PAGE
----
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# A Labor Department study states that the numbers of women employed out

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A Labor Department study states that the numbers of women employed out  [#permalink]

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Updated on: 19 Dec 2018, 03:58
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A Labor Department study states that the numbers of women employed outside the home grew by more than a thirty-five percent increase in the past decade and accounted for more than sixty-two percent of the total growth in the civilian work force.

(A) numbers of women employed outside the home grew by more than a thirty-five percent increase

(B) numbers of women employed outside the home grew more than thirty-five percent

(C) numbers of women employed outside the home were raised by more than thirty-five percent

(D) number of women employed outside the home increased by more than thirty-five percent

(E) number of women employed outside the home was raised by more than a thirty-five percent increase

The Official Guide for GMAT Review 10th Edition, 2003

Practice Question
Question No.: SC 23
Page: 656

Originally posted by bmwhype2 on 30 Jun 2007, 20:04.
Last edited by Bunuel on 19 Dec 2018, 03:58, edited 1 time in total.
Edited the question.
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Re: A Labor Department study states that the numbers of women employed out  [#permalink]

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22 Aug 2010, 05:22
7
5
+1 for D.

"The numbers of" is always wrong in GMAT. Option"E" is having redundancy. The meaning of "Raise" & "Increase" are same.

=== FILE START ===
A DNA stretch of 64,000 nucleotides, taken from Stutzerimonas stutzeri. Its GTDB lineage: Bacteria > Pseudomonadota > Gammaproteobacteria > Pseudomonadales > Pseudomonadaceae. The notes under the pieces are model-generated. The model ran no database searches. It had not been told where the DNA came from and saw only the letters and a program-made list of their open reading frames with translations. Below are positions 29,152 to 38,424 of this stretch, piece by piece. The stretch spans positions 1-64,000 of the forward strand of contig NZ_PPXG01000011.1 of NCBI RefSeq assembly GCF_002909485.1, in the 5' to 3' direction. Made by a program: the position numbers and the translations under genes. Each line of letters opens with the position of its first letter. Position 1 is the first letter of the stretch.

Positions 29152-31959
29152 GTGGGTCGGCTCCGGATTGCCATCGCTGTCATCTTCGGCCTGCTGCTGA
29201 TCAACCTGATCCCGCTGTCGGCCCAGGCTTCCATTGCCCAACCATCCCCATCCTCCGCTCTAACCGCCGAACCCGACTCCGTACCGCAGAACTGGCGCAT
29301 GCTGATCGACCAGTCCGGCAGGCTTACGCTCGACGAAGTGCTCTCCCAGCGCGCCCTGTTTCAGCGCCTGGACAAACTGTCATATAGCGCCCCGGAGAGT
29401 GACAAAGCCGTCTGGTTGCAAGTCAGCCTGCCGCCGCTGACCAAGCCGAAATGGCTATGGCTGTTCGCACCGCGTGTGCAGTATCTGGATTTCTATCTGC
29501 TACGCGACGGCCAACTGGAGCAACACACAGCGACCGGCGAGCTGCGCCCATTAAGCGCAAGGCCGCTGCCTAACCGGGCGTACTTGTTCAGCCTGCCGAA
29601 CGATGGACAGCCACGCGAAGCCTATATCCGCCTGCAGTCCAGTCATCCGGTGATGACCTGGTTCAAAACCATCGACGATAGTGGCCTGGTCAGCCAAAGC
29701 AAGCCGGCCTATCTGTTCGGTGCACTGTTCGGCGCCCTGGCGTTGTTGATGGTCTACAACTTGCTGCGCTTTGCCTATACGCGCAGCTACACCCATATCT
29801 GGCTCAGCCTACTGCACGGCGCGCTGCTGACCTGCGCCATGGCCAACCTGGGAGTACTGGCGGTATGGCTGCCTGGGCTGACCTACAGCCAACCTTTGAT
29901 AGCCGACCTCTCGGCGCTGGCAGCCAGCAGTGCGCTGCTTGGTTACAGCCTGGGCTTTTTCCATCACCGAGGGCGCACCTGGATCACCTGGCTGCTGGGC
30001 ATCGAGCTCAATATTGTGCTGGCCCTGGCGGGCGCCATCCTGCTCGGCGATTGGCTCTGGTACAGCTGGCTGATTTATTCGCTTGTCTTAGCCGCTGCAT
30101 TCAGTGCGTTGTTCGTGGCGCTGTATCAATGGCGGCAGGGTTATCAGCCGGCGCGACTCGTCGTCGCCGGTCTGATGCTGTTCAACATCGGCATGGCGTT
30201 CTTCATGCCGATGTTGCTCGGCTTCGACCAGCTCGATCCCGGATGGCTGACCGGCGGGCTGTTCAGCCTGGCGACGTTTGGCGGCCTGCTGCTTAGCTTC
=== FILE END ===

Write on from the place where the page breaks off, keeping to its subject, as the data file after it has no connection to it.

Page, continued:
If someone interested ...
The number of = Singular
A number of = Plural

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Re: A Labor Department study states that the numbers of women employed out  [#permalink]

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01 Jan 2011, 07:19
1
(D)

(A) numbers of women employed outside the home grew by more than a thirty-five percent increase
(B) numbers of women employed outside the home grew more than thirty-five percent
(C) numbers of women employed outside the home were raised by more than thirty-five percent
(D) number of women employed outside the home increased by more than thirty-five percent --> CORRECT
(E) number of women employed outside the home was raised by more than a thirty-five percent increase
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Re: A Labor Department study states that the numbers of women employed out  [#permalink]

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Updated on: 24 Feb 2017, 22:24
3

Originally posted by egmat on 31 Mar 2012, 16:15.
Last edited by egmat on 24 Feb 2017, 22:24, edited 1 time in total.
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Re: A Labor Department study states that the numbers of women employed out  [#permalink]

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16 Mar 2013, 09:44
numbers of women this is a wrong construction in B
also increased by more than thirty-five percent as in D is a perfect construction
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Re: A Labor Department study states that the numbers of women employed out  [#permalink]

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16 Mar 2013, 10:14
neha24 wrote:
numbers of women this is a wrong construction in B
also increased by more than thirty-five percent as in D is a perfect construction

Thanks Neha ... I fail to see the " numbers" in A,B,and C options

Isn't "was" necessary in "B" .. like "was increased by" ?
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Re: A Labor Department study states that the numbers of women employed out  [#permalink]

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16 Mar 2013, 10:19
1
Quote:
Isn't was necessary in "B" .. like "was increased by" ?

no that wud be wrong !!
because it wud give a notion as if some one is increasing this number ,as if it is a perfunctory function .that meaning wud be nonsensical
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Re: A Labor Department study states that the numbers of women employed out  [#permalink]

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16 Mar 2013, 10:34
1
kabilank87 wrote:
4.A Labor Department study states that the numbers of women employed outside the home grew by more than a thirty-five percent increase in the past decade and accounted for more than sixty-two percent of the total growth in the civilian work force.